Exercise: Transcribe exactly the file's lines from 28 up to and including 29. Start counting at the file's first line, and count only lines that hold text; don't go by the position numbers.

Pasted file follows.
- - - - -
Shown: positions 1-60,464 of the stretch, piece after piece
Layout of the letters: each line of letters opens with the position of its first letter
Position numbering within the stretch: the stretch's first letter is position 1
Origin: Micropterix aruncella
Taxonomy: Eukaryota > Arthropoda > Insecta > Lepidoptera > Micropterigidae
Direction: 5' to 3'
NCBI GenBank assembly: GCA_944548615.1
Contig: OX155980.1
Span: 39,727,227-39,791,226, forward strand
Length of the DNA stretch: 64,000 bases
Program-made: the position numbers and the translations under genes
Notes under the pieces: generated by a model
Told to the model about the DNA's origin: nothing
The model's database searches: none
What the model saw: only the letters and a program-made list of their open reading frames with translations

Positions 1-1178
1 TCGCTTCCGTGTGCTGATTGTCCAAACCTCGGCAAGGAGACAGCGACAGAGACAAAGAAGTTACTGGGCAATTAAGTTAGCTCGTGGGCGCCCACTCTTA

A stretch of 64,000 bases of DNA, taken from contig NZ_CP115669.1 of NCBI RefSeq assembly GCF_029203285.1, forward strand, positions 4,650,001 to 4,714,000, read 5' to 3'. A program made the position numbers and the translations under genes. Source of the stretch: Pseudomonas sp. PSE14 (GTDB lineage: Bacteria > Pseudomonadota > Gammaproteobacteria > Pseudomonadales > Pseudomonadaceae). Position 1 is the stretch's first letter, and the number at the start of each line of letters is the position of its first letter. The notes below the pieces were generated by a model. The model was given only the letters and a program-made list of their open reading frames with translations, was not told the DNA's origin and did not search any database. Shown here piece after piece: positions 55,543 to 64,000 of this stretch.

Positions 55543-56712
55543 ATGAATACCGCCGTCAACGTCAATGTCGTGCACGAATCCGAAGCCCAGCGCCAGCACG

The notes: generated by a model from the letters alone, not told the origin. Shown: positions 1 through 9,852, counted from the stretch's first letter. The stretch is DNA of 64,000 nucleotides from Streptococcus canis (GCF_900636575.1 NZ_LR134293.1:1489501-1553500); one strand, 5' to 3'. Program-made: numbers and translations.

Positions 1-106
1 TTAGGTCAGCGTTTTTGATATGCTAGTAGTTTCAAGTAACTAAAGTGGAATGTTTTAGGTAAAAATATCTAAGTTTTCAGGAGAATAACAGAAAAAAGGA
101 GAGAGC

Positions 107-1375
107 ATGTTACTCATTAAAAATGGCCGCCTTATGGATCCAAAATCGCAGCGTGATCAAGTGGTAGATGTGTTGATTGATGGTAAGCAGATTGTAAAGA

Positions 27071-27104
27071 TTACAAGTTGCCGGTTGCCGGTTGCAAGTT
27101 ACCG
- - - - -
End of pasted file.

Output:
27071 TTACAAGTTGCCGGTTGCCGGTTGCAAGTT
27101 ACCG